certificate based mail relaying with, for example, the permit_tls_clientcerts feature.

       Some clients such as Netscape will either complain if no certificate is available (for the
       list  of  CAs  in  $smtpd_tls_CAfile) or will offer multiple client certificates to choose
       from. This may be annoying, so this option is "off" by default.

       This feature is available in Postfix 2.2 and later.

smtpd_tls_auth_only (default: no)

       When TLS encryption is optional in the Postfix SMTP server, do not announce or accept SASL
       authentication over unencrypted connections.

       This feature is available in Postfix 2.2 and later.

smtpd_tls_ccert_verifydepth (default: 9)

       The  verification depth for remote SMTP client certificates. A depth of 1 is sufficient if
       the issuing CA is listed in a local CA file.

       The default verification depth is 9 (the OpenSSL default) for compatibility  with  earlier
       Postfix  behavior.  Prior  to  Postfix 2.5, the default value was 5, but the limit was not
       actually enforced. If you have set this to a lower non-default  value,  certificates  with
       longer trust chains may now fail to verify. Certificate chains with 1 or 2 CAs are common,
       deeper chains are more rare and any number between 5 and 9 should suffice in practice. You
       can  choose  a  lower number if, for example, you trust certificates directly signed by an
       issuing CA but not any CAs it delegates to.

       This feature is available in Postfix 2.2 and later.

smtpd_tls_cert_file (default: empty)

       File with the Postfix SMTP server RSA certificate in  PEM  format.   This  file  may  also
       contain the Postfix SMTP server private RSA key.

       Public  Internet  MX  hosts without certificates signed by a "reputable" CA must generate,
       and  be  prepared  to  present  to  most  clients,  a  self-signed  or  private-CA  signed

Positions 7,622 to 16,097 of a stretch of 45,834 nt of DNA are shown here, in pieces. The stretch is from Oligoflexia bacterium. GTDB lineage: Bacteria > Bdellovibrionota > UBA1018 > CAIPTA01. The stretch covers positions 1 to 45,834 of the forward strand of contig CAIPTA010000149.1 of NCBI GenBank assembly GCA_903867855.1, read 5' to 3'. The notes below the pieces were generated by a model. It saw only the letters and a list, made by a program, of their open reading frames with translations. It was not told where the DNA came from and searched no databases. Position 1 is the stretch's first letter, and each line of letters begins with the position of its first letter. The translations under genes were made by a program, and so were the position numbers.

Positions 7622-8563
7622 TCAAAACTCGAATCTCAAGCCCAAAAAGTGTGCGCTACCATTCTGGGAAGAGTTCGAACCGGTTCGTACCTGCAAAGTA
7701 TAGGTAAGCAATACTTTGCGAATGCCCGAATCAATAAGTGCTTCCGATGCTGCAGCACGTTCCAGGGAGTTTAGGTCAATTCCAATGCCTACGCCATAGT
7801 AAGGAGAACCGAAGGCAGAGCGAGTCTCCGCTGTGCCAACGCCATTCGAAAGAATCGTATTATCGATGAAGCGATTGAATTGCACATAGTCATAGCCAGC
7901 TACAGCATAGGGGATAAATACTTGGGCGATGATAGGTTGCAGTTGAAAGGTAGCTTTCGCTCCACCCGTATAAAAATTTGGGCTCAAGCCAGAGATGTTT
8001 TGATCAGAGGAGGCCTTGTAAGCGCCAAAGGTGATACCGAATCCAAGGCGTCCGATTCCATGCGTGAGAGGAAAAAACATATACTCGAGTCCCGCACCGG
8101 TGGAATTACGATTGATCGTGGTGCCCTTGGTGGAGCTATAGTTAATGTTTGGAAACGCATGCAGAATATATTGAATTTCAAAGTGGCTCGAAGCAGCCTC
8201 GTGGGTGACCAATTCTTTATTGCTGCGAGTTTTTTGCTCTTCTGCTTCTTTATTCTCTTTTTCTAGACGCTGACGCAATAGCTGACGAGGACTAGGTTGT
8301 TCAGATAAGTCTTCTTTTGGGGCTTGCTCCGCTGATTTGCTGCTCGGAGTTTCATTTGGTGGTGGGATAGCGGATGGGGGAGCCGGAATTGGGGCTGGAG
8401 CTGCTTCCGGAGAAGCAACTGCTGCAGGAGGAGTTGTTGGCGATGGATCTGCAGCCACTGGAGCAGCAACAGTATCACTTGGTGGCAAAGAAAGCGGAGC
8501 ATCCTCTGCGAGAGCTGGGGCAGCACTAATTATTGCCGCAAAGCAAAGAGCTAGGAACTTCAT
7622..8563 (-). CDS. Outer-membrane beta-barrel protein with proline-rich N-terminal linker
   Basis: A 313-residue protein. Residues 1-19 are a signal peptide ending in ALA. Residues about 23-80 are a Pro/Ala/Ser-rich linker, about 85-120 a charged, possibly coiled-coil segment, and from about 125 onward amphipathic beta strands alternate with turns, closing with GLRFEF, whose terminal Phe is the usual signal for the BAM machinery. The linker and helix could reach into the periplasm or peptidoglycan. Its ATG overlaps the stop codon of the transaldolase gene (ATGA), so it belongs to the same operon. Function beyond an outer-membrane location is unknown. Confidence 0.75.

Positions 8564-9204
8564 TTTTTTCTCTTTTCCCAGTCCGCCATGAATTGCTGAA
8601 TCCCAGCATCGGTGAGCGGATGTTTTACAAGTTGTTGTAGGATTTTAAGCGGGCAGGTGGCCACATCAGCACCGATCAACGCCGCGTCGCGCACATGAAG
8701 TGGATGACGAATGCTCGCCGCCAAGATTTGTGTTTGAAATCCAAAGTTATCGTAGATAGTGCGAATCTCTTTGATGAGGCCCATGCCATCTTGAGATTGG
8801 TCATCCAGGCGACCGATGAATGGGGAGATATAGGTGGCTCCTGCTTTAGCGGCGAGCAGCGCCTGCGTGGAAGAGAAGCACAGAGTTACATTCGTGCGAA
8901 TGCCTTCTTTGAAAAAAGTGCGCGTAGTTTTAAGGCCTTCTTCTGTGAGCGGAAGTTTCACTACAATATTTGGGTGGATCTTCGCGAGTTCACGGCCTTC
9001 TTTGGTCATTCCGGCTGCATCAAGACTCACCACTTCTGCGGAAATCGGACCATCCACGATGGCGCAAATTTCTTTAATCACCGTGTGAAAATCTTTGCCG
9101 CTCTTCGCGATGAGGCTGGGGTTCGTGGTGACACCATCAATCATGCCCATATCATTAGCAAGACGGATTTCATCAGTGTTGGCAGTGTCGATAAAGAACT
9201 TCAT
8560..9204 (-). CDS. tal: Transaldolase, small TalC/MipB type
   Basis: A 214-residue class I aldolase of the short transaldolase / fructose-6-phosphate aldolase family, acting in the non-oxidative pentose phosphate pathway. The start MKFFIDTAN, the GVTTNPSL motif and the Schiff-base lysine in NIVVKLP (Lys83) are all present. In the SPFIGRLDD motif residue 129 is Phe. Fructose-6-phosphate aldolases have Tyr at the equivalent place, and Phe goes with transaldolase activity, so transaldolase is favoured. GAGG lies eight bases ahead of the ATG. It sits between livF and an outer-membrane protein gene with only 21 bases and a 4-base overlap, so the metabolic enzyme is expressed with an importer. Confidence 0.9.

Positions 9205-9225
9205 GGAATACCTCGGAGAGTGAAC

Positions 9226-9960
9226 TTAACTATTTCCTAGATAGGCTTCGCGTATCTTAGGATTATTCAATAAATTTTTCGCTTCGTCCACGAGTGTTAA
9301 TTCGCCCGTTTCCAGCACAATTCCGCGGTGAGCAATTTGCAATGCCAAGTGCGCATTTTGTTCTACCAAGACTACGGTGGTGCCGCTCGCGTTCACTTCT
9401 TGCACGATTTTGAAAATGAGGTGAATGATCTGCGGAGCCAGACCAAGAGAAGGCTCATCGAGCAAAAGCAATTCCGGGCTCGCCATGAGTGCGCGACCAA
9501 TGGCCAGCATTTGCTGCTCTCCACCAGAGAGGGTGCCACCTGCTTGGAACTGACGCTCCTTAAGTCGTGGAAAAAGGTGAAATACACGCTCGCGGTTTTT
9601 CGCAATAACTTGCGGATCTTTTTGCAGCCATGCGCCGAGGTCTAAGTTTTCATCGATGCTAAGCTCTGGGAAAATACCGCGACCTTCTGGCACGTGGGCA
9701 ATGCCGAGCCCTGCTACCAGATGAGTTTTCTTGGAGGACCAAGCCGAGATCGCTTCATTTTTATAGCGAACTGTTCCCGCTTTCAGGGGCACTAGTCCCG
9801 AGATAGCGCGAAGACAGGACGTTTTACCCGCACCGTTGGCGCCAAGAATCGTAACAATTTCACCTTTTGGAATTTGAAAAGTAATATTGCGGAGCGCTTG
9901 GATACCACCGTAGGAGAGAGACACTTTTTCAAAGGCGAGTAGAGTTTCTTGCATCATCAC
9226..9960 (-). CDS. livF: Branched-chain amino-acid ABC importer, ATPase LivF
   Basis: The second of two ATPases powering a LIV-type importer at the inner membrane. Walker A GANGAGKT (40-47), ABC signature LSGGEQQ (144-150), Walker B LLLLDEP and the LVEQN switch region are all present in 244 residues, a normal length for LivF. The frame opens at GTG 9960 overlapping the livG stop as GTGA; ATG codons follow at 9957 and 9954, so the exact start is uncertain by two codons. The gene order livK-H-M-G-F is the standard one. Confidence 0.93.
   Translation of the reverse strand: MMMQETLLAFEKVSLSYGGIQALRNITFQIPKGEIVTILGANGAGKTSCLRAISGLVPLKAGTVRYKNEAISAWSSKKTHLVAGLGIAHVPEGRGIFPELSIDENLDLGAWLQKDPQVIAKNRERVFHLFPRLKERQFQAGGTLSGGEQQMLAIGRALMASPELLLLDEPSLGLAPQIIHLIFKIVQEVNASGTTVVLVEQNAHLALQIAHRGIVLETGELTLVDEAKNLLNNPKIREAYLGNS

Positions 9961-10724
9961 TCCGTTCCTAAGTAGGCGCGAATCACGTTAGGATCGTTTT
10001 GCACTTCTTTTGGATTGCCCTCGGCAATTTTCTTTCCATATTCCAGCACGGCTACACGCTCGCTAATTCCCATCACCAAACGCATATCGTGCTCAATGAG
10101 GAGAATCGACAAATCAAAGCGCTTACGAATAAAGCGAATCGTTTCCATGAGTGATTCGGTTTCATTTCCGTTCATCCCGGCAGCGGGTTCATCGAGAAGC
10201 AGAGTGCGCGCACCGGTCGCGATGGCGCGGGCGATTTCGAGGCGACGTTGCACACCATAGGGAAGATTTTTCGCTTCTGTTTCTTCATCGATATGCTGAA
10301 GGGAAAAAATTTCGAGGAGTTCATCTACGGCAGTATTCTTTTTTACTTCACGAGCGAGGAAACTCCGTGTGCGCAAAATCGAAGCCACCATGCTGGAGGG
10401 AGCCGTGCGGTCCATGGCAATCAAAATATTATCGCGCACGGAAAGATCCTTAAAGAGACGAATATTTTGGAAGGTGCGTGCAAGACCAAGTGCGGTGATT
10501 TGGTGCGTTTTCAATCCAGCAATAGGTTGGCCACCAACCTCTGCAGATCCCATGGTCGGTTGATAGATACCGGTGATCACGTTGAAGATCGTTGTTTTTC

certificate.  The  client  will  not  be able to authenticate the server, but unless it is
       running Postfix 2.3 or similar software, it will still insist on a server certificate.

       For servers that are not public Internet MX hosts,  Postfix  2.3  supports  configurations
       with  no  certificates.  This entails the use of just the anonymous TLS ciphers, which are
       not supported by typical SMTP clients. Since such clients will not, as a rule,  fall  back
       to  plain  text  after a TLS handshake failure, the server will be unable to receive email
       from TLS enabled clients. To avoid accidental configurations with no certificates, Postfix
       2.3  enables  certificate-less  operation  only  when  the  administrator  explicitly sets
       "smtpd_tls_cert_file = none". This  ensures  that  new  Postfix  configurations  will  not
       accidentally run with no certificates.

       Both RSA and DSA certificates are supported.  When both types are present, the cipher used
       determines which certificate will be presented to the client.  For  Netscape  and  OpenSSL
       clients without special cipher choices the RSA certificate is preferred.

       To  enable a remote SMTP client to verify the Postfix SMTP server certificate, the issuing
       CA certificates must be made available to the client.  You  should  include  the  required
       certificates  in  the  server  certificate  file,  the  server certificate first, then the
       issuing CA(s) (bottom-up order).

       Example: the certificate for "server.example.com" was issued by  "intermediate  CA"  which
       itself   has   a  certificate  of  "root  CA".   Create  the  server.pem  file  with  "cat
       server_cert.pem intermediate_CA.pem root_CA.pem > server.pem".

       If you also want to verify client certificates issued by these CAs, you  can  add  the  CA
       certificates  to  the  smtpd_tls_CAfile, in which case it is not necessary to have them in
       the smtpd_tls_cert_file or smtpd_tls_dcert_file.

       A certificate supplied here must be usable as an SSL server certificate and hence pass the
       "openssl verify -purpose sslserver ..." test.

       Example:

       smtpd_tls_cert_file = /etc/postfix/server.pem

       This feature is available in Postfix 2.2 and later.

smtpd_tls_cipherlist (default: empty)

       Obsolete  Postfix < 2.3 control for the Postfix SMTP server TLS cipher list. It is easy to
       create interoperability problems by choosing a non-default  cipher  list.  Do  not  use  a
       non-default TLS cipherlist for MX hosts on the public Internet. Clients that begin the TLS
       handshake, but are unable to agree on a common cipher, may not be able to send  any  email
       to the SMTP server. Using a restricted cipher list may be more appropriate for a dedicated
       MSA or an internal mailhub, where one can exert some control over  the  TLS  software  and
       settings of the connecting clients.

       Note: do not use "" quotes around the parameter value.

       This  feature  is  available with Postfix version 2.2. It is not used with Postfix 2.3 and
       later; use smtpd_tls_mandatory_ciphers instead.

smtpd_tls_ciphers (default: medium)

       The minimum TLS cipher grade that the Postfix SMTP server will use with opportunistic  TLS